Breaking News: SCAF and MB may be in negotiations    (11:41 p.m., Friday, Cairo time)

I was at a conference on defense spending and its distortions of various world economies today. It was held at the AUC in Moataz Al Alfi hall. The entire day, we kept checking in with each other, "have you heard anything?"

I asked my boss, whom I think is very thoughtful in these matters. I said to her, "does it really matter if Egypt elects a president, given that Parliament has been dismissed?" She said that indeed, it matters deeply. People need to have a sense that the process will be carried through. Also, if Parliament is dismissed, the presidency would arguably be the democratic bulwark in the country.

I went to Maadi yesterday to see my good friend from the UNDP who is monitoring the elections.   She focused on the fact that Egypt is in a learning process regarding democracy. The highway from Downtown to New Cairo is completely plastered with giant billboards for both the Presidential candidates, right next to each other in many cases. This picture gives you a sense.

Photo credit Reuters. Morsy signs are in Red, Shafiq signs are blue.

If you would like a good background piece to catch up on the situation check out the Carnegie Endowment for International Piece.

The Egyptian Political System in Dissaray by Nathan J. Brown. 

People are worried that violence could break out if one side or the other disputes the results.

I love this photo published in the Egyptian Independent today. It shows a former pasha, with protesters sitting on his statue, Morsy posters plastered everywhere. There is the spire of a mosque on the left hand side, and a glimpse of the heart of high class Cairo, the Semiramis Intercontinental, directly opposite the US Embassy on the right hand side of the photo.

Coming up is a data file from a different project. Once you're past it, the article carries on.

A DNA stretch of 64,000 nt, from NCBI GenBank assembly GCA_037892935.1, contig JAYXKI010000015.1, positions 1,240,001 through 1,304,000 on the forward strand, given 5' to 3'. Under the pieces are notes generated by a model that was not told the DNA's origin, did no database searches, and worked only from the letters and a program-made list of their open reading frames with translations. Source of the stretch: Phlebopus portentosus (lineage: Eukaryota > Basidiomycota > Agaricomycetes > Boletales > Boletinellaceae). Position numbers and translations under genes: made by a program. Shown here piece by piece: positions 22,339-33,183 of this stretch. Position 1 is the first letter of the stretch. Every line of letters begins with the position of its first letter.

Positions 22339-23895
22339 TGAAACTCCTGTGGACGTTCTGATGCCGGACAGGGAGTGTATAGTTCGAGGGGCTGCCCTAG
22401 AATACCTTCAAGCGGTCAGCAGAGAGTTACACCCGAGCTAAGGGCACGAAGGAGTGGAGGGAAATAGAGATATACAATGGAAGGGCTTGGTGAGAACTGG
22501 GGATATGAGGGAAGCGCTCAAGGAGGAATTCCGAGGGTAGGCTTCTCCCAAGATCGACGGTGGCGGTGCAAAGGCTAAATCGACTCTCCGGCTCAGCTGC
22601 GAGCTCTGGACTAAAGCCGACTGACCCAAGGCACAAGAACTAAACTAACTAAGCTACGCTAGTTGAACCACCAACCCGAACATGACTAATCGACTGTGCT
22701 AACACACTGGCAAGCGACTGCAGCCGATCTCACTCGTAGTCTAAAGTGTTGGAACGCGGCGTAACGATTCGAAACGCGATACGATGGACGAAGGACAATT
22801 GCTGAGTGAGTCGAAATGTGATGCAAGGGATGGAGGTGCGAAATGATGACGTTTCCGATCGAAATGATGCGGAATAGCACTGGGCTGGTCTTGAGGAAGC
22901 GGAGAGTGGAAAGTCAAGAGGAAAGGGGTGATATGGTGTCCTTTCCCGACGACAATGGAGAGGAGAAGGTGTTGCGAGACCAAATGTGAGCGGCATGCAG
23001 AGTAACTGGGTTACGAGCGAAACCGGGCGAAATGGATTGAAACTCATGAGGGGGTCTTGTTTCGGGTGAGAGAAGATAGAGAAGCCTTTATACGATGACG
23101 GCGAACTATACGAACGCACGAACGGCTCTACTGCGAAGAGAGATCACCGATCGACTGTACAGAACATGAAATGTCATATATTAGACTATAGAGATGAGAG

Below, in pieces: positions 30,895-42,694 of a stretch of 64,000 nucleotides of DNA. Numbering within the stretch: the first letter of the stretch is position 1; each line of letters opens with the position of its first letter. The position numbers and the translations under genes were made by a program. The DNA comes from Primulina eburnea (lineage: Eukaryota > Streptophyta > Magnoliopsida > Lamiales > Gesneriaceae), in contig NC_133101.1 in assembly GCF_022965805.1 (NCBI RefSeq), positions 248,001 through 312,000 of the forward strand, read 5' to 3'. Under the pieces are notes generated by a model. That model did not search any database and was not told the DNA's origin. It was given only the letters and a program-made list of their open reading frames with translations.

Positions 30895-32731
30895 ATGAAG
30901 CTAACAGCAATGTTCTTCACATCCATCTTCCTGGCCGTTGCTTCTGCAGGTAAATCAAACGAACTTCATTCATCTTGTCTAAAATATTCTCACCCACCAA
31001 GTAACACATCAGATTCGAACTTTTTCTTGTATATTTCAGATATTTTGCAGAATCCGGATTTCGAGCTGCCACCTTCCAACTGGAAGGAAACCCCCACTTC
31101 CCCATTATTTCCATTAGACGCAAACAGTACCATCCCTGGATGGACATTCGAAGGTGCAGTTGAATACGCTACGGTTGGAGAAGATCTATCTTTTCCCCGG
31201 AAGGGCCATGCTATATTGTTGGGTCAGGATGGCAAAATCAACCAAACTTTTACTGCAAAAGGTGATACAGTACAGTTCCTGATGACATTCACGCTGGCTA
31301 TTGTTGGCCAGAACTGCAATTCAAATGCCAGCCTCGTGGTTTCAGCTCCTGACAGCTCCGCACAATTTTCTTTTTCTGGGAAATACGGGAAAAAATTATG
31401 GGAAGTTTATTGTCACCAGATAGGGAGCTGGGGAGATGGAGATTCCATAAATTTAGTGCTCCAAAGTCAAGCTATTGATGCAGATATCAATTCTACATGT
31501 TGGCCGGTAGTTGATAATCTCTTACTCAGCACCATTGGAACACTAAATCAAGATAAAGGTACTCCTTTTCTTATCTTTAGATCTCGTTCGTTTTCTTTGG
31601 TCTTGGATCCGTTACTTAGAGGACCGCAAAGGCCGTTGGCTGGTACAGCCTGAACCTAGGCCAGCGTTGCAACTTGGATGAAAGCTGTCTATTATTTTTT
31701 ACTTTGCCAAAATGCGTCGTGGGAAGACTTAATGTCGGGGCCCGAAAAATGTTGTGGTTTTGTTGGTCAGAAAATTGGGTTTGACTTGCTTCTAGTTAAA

Tahrir square the 22th of June
Photo Credit Virginie Nguyen, Egypt Independent.

For non-Egyptian readers, some selections from today's press.

Morsy Urges Fast Election Results

Shafiq Claims Victory in Egyptian Presidential Runoff

Egyptian Media warns of Massacre of the Century

Election's Political Context Flawed, Say Monitors. 

Mursi, Shafiq campaigns both claim victory in Egyptian presidential race

Hoping for the best, most democratic outcome. ~WMB

Monday, June 18, 2012

Democracy under assault after Egyptian election

Egyptian soldiers near Tahrir in February 2011. Photo Credit Al Ahram.
Let me begin my post by telling you the word on the street, and then, I will update you on the "official news."

First of all, a completely non-scientific sample of people in my life produced the following election results. My office manager, who is actually a very observant Muslim, said that "at least if Shafiq is elected, we will have a civilized country, not a religious one." I think she meant civilian, or secular, but point well taken. My taxi driver had no idea what the dismissal of parliament meant, but was very gung ho about Shafiq. My favorite tour operator, who is very literate in both English and Arabic, and quite politically savvy chose Morsi, as the more revolutionarily appropriate choice.

Anyway, what I have heard this morning in New Cairo from a fellow law professor and a colleague at the UN is that Morsi has won, unofficially. That being said, the SCAF has also issued a decree strictly limiting the powers of the presidency. They also told me that the SCAF will appoint the Constituent Assembly, draft a constitution in three months, and then additional parliamentary elections will be held. Further, there is buzz that the SCAF will make all provisions in the Constitution appealable to the Supreme Constitutional Court. I have also heard that the military now has the power to arrest civilians for assembling in public, and other infractions.